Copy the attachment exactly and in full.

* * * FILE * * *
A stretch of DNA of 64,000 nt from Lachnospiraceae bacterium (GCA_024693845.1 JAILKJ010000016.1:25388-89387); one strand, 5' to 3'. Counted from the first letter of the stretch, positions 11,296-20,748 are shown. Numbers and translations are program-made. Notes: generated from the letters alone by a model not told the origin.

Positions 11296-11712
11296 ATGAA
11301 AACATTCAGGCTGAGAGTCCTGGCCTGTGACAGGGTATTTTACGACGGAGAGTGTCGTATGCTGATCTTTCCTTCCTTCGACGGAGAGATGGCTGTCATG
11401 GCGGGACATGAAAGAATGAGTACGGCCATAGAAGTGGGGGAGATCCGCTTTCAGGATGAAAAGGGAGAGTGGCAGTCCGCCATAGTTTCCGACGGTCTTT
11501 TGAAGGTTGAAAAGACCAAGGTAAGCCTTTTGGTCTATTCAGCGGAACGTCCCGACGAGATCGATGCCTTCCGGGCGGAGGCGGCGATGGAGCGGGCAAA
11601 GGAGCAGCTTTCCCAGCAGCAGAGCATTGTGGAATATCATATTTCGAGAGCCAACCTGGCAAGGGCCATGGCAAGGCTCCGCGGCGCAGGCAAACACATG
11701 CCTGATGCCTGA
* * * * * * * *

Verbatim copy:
A stretch of DNA of 64,000 nt from Lachnospiraceae bacterium (GCA_024693845.1 JAILKJ010000016.1:25388-89387); one strand, 5' to 3'. Counted from the first letter of the stretch, positions 11,296-20,748 are shown. Numbers and translations are program-made. Notes: generated from the letters alone by a model not told the origin.

Positions 11296-11712
11296 ATGAA
11301 AACATTCAGGCTGAGAGTCCTGGCCTGTGACAGGGTATTTTACGACGGAGAGTGTCGTATGCTGATCTTTCCTTCCTTCGACGGAGAGATGGCTGTCATG
11401 GCGGGACATGAAAGAATGAGTACGGCCATAGAAGTGGGGGAGATCCGCTTTCAGGATGAAAAGGGAGAGTGGCAGTCCGCCATAGTTTCCGACGGTCTTT
11501 TGAAGGTTGAAAAGACCAAGGTAAGCCTTTTGGTCTATTCAGCGGAACGTCCCGACGAGATCGATGCCTTCCGGGCGGAGGCGGCGATGGAGCGGGCAAA
11601 GGAGCAGCTTTCCCAGCAGCAGAGCATTGTGGAATATCATATTTCGAGAGCCAACCTGGCAAGGGCCATGGCAAGGCTCCGCGGCGCAGGCAAACACATG
11701 CCTGATGCCTGA